• you were right: I hated hearing you say this over and over again … but weight loss didn’t happen in the first week, neither in the first month, neither in the first year. I’m not even sure if it’s really happening now (I’m 555 days sober), because I threw my scales away years ago. but I can tell that my jeans are a bit loose and that’s only been possible after also being bulimia-free for over 200 days (starting after the first 200 sober days) AND not really care about the weight thing. I know, I know, I would also hate someone saying shit like that … sorry! 😉

  • Hi, I’m on day 57 and have not lost any weight yet. I have a tendancy to overload on sweets when I don’t drink, which I’m sure makes up for any calorie deficit from cutting out the alcohol. Wine is a form of sugar to me – so no wine = replace with sugar. I decided to put off the reducing sugar goal until I feel comfortable with the no wine goal. Even though I’m not losing weight at least I feel 100% better than when I overload on wine.

  • Hi Belle, thanks for all you do and for sharing this. I’m on day 22 and feeling good, but not skinny 😉 That’s ok.

  • 305 days (!) and not a single ounce has left my body AND I’m a very active person – gym, swimming, walking daily because I like it. Guess what ? I LOVE being sober- it has nothing to weight. Just as I get mad at all the tv shows, adverts, etc. promoting alcohol … I also get mad at those who promote sobriety for weight loss… just don’t get into the argument… leave it alone. Focus on your mental health.

  • Ugh….. weight.
    Well I was sort of hoping for weight maintenance as part of my (other) problem is a long history of an eating disorder.
    So unfortunately being sober has just highlighted my struggles in that area.
    So yes I think I did lose weight after about 6 months sober; but that also came with a struggle to eat enough .
    Maybe I’m not the right person to comment on this topic.
    I think what I can say is it’s helped me realise my need to fuel my body regularly so I don’t run out of energy ( which I find a challenge) and it’s at least made me appreciate that my body needs nutrients. I guess that approach helps rather than “calories “…. so I would say to anyone struggling with weight…to focus on good nutrition; in regular small amounts.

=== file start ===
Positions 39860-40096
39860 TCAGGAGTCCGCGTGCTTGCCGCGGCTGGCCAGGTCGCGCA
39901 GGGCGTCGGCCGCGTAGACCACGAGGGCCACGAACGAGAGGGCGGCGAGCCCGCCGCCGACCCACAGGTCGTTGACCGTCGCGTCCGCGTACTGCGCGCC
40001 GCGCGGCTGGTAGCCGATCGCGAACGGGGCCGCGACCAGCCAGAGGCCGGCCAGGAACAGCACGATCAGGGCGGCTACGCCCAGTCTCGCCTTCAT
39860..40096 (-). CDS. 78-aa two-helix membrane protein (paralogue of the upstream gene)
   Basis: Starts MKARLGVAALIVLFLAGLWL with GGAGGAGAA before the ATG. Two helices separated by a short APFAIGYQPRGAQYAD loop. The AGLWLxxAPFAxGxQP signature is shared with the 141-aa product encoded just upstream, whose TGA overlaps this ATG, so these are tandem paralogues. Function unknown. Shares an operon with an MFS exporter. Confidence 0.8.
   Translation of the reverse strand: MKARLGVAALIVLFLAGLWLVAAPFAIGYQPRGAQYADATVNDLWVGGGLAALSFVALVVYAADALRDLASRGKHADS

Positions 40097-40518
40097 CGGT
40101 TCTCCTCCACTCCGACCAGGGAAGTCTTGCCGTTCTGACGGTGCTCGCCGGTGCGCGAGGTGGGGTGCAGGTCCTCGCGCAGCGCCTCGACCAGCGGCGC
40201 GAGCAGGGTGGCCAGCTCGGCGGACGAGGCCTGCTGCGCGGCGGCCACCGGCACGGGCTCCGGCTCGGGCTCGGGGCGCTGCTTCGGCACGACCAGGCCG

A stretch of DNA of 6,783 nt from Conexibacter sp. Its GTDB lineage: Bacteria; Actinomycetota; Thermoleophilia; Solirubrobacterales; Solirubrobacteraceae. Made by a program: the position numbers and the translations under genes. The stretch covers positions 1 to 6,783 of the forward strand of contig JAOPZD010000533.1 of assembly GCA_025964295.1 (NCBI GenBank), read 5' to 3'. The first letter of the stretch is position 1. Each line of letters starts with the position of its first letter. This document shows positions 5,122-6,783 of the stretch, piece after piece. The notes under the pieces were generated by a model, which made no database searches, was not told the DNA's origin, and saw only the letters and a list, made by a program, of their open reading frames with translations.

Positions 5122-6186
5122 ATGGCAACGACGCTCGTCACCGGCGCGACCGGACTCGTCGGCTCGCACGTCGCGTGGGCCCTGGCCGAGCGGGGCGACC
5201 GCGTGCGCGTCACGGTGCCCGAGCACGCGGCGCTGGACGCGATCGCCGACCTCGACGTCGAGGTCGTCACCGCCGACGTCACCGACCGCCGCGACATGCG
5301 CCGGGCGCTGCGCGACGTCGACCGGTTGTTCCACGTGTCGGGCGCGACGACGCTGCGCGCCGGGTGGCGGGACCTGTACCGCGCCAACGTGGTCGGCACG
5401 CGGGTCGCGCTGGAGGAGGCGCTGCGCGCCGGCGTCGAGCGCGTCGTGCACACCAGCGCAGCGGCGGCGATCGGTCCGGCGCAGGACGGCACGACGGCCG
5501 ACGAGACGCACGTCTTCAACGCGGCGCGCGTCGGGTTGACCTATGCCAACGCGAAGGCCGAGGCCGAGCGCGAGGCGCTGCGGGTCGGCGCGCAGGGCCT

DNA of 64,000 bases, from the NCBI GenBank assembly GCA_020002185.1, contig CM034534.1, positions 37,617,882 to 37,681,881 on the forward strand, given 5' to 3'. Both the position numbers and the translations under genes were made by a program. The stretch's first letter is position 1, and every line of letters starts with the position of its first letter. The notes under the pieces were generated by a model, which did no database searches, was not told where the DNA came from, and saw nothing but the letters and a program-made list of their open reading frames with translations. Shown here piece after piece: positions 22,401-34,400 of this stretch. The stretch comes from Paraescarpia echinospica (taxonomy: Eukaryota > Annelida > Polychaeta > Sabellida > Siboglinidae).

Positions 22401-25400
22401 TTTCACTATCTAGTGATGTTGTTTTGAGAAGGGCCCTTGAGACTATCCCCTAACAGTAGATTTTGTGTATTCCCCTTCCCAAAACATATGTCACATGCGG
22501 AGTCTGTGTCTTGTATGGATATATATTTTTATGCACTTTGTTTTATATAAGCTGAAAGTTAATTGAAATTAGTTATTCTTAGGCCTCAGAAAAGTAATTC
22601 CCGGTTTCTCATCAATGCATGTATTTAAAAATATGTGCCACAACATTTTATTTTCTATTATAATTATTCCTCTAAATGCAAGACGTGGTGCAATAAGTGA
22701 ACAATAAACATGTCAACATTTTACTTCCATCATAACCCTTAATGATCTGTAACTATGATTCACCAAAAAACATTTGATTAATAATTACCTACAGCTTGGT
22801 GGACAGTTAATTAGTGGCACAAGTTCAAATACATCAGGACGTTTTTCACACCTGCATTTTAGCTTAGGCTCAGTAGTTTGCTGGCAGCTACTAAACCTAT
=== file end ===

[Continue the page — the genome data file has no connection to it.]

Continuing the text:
In the early days though the cravings for sugar was huge and I did have puddings in the evening instead of drinking….that helped to curb the cravings.
    I guess the aim is for a healthy body AND a healthy mind……( but I’m not a good example of that!)

    I did read somewhere about our bodies metabolism changes after stopping alcohol….I know I used to drink instead of eat…and I suppose the empty calories just got used somewhere.
    So my aim now is to eat as healthily as I can manage and to try not to focus on weight.
    Someone once said to me that I’m not my body…the “me” inside is the real me…. that helped somewhat 🙂

  • The weight issue is becoming a huge issue for me. Would love to hear from others who passed through this when they were well into their sobriety. At least over 90/120 days I believe. Thankyou. 54 days sober. And yes, this site IS a godsend. x

    • Julie,

      I am on day 265, and the weight is coming off. But it didn’t start right away, and I was rather bummed about that. But I think the internal systems, especially the liver, need time to fully rebound before they can best serve us.
      In early sobriety I was eating a lot of homemade chocolate pudding as my sober treat. Oh it was so good, warm and luscious, a comfort food from my childhood. And back in the early days you couldn’t have given me a mango as a treat. I surely rolled my eyes at that notion.